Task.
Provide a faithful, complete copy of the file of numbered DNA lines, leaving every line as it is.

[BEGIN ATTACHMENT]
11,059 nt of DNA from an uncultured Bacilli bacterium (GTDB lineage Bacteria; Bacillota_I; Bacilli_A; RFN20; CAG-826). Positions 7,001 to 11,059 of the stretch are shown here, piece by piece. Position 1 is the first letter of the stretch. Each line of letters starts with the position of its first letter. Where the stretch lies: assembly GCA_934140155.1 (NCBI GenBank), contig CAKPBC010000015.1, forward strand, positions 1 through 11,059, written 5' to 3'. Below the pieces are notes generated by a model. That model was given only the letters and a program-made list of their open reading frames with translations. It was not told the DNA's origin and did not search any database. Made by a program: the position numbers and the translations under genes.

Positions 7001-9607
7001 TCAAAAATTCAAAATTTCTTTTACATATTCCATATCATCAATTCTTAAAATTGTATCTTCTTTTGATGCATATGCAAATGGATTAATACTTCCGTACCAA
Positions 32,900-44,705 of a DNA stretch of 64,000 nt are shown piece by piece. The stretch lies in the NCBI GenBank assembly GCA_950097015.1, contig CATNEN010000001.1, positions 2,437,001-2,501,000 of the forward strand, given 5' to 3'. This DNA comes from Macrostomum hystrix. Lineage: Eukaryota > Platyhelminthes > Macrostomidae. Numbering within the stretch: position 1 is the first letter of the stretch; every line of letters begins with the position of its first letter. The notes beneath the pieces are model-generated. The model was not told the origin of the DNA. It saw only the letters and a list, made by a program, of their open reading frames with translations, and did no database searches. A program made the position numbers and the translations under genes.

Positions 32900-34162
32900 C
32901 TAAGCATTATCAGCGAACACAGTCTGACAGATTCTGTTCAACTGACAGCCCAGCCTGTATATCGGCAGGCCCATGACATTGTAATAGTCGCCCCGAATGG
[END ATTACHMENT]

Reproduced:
11,059 nt of DNA from an uncultured Bacilli bacterium (GTDB lineage Bacteria; Bacillota_I; Bacilli_A; RFN20; CAG-826). Positions 7,001 to 11,059 of the stretch are shown here, piece by piece. Position 1 is the first letter of the stretch. Each line of letters starts with the position of its first letter. Where the stretch lies: assembly GCA_934140155.1 (NCBI GenBank), contig CAKPBC010000015.1, forward strand, positions 1 through 11,059, written 5' to 3'. Below the pieces are notes generated by a model. That model was given only the letters and a program-made list of their open reading frames with translations. It was not told the DNA's origin and did not search any database. Made by a program: the position numbers and the translations under genes.

Positions 7001-9607
7001 TCAAAAATTCAAAATTTCTTTTACATATTCCATATCATCAATTCTTAAAATTGTATCTTCTTTTGATGCATATGCAAATGGATTAATACTTCCGTACCAA
Positions 32,900-44,705 of a DNA stretch of 64,000 nt are shown piece by piece. The stretch lies in the NCBI GenBank assembly GCA_950097015.1, contig CATNEN010000001.1, positions 2,437,001-2,501,000 of the forward strand, given 5' to 3'. This DNA comes from Macrostomum hystrix. Lineage: Eukaryota > Platyhelminthes > Macrostomidae. Numbering within the stretch: position 1 is the first letter of the stretch; every line of letters begins with the position of its first letter. The notes beneath the pieces are model-generated. The model was not told the origin of the DNA. It saw only the letters and a list, made by a program, of their open reading frames with translations, and did no database searches. A program made the position numbers and the translations under genes.

Positions 32900-34162
32900 C
32901 TAAGCATTATCAGCGAACACAGTCTGACAGATTCTGTTCAACTGACAGCCCAGCCTGTATATCGGCAGGCCCATGACATTGTAATAGTCGCCCCGAATGG